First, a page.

Cultural Survival Quarterly Magazine


The Yekuana of Southern Venezuela

Political and Economic Self-Determination

The Minority Rights Group

In delivering the 12th Annual Minority Rights Group Lecture on "1984 and Human Rights" on February 23, 1984, the former Director of Human Rights for the United Nations, Dr. Theo Van Boven noted:

The Indigenous Peoples' Network

In the past ten years communication between native peoples has exploded. The increasingly unstable world economy and rapid information dissemination systems have contributed to a common understanding of the economic, political and social forces affecting native peoples on six continents.

The Failure to Protect Tribal Peoples

The Polonoroeste Case in Brazil

Model Villages in the Ixil Region

Phase Two of Counterinsurgency in Guatemala has begun

The Anthropology Resource Center

The Anthropology Resource Center (ARC, Inc.) is a small, non-profit, public-interest research organization dedicated to making anthropological ideas and knowledge" relevant to some of the pressing social problems of the modern world. Founded by Dr. Shelton H. Davis in 1975, much of ARC's work focuses on promoting the human rights of indigenous peoples in the Western Hemisphere.

Organizing to Survive

Throughout the world, indigenous peoples have begun to form organizations and to establish links with other national and international organizations to assert their rights. Thousands of organizations representing single villages, regions or even indigenous peoples of the entire world are asserting the rights of indigenous peoples.

Misurasata Goes Home

Miskito leader Brooklyn Rivera was invited to return to Nicaragua to negotiate the return of some 20,000 Nicaraguan Indians now living in exile.

Martial Law and the Tausug

Moslem ethnic groups in the southern Philippines have been pushing for regional political autonomy since World War II. This struggle, which at times has included open warfare, has caused considerable displacement.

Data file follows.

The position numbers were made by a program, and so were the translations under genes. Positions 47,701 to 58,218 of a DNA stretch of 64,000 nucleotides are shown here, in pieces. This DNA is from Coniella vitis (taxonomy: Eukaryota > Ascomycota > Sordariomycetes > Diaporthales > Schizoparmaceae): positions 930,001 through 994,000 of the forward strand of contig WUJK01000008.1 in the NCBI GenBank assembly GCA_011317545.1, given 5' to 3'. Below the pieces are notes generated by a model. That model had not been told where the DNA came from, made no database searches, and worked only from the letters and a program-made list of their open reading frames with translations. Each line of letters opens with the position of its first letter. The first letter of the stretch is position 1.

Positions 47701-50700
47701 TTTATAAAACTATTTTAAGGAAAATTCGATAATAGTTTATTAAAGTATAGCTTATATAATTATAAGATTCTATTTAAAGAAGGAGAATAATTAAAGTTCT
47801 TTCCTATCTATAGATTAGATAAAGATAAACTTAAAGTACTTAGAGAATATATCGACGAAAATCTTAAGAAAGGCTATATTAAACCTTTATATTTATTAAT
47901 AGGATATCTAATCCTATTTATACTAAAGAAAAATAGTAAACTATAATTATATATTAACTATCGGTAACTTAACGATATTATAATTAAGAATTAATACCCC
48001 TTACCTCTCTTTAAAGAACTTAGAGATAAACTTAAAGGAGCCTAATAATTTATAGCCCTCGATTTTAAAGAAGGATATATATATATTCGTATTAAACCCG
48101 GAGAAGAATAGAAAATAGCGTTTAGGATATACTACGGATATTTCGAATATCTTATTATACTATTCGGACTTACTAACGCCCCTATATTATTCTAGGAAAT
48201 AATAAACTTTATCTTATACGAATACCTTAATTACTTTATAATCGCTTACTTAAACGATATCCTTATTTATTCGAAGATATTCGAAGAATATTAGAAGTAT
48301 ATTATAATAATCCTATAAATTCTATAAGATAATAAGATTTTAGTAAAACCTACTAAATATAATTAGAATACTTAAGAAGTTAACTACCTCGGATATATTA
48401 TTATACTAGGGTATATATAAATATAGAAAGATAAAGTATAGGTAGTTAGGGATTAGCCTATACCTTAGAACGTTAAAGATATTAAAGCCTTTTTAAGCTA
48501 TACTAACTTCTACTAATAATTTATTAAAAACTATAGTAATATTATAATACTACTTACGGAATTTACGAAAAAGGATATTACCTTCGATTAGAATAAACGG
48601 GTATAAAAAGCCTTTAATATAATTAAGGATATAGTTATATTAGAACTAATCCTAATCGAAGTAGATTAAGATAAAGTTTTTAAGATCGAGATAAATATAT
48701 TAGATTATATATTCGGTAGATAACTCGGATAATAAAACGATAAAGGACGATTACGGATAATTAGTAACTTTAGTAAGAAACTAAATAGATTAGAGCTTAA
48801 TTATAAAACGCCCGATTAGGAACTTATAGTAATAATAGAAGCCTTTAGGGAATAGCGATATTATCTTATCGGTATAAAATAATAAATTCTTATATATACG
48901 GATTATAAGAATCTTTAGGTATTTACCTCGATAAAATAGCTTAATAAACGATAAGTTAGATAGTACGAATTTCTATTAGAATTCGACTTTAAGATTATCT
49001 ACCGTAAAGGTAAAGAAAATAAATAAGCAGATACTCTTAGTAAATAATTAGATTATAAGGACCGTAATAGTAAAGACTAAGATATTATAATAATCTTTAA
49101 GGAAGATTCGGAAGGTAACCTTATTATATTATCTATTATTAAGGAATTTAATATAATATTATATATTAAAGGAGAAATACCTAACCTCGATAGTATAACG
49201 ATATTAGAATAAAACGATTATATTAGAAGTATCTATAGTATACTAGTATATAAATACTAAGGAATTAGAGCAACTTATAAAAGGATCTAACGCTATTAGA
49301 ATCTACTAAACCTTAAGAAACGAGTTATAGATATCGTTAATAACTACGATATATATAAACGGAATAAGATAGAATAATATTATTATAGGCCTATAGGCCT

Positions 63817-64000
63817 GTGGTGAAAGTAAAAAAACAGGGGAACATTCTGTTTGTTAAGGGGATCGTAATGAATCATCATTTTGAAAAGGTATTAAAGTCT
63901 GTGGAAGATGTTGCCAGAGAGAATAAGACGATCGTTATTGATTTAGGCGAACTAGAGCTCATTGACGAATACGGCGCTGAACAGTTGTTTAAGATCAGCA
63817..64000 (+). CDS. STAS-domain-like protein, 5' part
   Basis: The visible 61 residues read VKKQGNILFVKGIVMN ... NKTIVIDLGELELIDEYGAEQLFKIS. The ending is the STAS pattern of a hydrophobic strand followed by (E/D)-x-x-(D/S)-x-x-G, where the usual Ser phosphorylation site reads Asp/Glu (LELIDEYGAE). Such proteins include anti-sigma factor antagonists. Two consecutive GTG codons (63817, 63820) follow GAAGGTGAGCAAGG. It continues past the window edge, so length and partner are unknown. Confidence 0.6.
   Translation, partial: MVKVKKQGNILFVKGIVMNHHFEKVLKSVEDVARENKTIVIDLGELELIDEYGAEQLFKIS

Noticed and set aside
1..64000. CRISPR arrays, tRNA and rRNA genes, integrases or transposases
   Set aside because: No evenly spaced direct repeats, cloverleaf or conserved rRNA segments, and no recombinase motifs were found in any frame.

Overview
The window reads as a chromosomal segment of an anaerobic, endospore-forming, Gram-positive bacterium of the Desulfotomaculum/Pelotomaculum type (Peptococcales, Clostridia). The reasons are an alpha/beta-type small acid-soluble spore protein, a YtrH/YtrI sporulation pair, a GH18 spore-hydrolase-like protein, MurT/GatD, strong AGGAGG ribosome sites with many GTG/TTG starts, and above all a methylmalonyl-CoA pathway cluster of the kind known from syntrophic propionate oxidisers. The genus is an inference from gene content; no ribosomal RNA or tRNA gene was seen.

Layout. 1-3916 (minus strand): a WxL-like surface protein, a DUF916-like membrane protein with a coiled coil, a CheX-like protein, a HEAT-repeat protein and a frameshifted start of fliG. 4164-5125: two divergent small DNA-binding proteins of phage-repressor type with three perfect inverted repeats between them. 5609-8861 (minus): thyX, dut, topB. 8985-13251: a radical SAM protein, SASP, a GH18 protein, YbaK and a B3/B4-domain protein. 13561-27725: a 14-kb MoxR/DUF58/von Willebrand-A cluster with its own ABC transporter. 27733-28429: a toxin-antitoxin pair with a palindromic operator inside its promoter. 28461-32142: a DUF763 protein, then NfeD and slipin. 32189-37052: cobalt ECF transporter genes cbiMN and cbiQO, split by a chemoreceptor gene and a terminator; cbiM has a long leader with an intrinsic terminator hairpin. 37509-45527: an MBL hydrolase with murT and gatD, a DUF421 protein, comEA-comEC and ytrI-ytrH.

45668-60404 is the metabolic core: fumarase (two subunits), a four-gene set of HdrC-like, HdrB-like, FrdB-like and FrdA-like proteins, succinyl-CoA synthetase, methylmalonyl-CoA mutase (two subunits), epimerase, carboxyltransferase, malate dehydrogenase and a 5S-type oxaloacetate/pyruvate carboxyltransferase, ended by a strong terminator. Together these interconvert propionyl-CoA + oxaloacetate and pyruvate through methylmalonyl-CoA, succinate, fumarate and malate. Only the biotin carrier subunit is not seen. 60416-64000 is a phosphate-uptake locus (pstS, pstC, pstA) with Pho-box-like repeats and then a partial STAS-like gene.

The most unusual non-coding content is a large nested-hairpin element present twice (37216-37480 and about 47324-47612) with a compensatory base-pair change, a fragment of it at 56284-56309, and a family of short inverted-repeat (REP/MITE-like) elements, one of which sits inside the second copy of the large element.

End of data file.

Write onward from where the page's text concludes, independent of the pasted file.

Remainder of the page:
International Strategies For the Protection of the Human Rights of Indigenous Peoples

The past decade has witnessed a great expansion in the activities of organizations dedicated to promoting the international protection of the human rights of indigenous populations.

Indigenous Peoples - The Anti-Slavery Approach

Nearly 150 years ago, in 1837, a group of liberal-minded Quakers rounded the Aborigines Protection Society. In 1909, it merged with the Anti-Slavery Society. The Anti-Slavery Society can claim, therefore, that it is the oldest organization in the world concerned about indigenous peoples and championing their cause.

Indigenists, Environmentalists and the Multilateral Development Banks

The Multilateral Development Banks (MDBs), with their massive development projects, affect the lives of indigenous peoples and the environment every day. But it has been hard to find ways for indigenous peoples, indigenists, and those concerned with the environment to affect their decisions.

Guatemalan Refugee Update

In August 1984 Cultural Survival, Americas Watch and Germany's Green Party sent delegations to Mexico to assess the situation of the Guatemalan refugees in Chiapas.

Famine in Ethiopia

There is, once again, famine in Ethiopia. The world has responded, albeit belatedly, with food and the financial commitment to ensure that supplies reach the intended recipients. The media has billed the response to the famine as the largest humanitarian outpouring to a natural disaster in memory.

Cultural Survival Projects – 1984

Since 1972, 60% of Cultural Survival's limited funds have gone to support field projects. This year, as in past years, some projects have ended, others are ongoing and some new ones have been undertaken. The following update provides a brief overview of the projects Cultural Survival currently supports. How Are Projects Selected?

Conservation and Indigenous Peoples

A Study of Convergent Interests

Colombian Indian Organizations

Along process of extermination and reduction of rich and advanced Indian cultures began almost 500 years ago. The Aztec, Maya, Tayrona, Inca and Muisca, among others, had large cities and a wide variety of crops; they Were accomplished artisans, musicians and singers, philosophers and mathematicians, recognized astronomers and scientists.

Ancestral Land and Cultural Survival

Ethnic minorities in the Philippines are pursuing a number of strategies to defend and retain their ancestral lands.

Amazonian Indians Participate at UN

Indians from five Amazonian countries presented their cases at UN meetings in July/August.

A Search for Unity Within Diversity

A number of organizations claim to represent the indigenous populations of the Andean Region. As they vie for economic and political support many of these groups are manipulated by individuals, political parties, unions, churches and assistance agencies.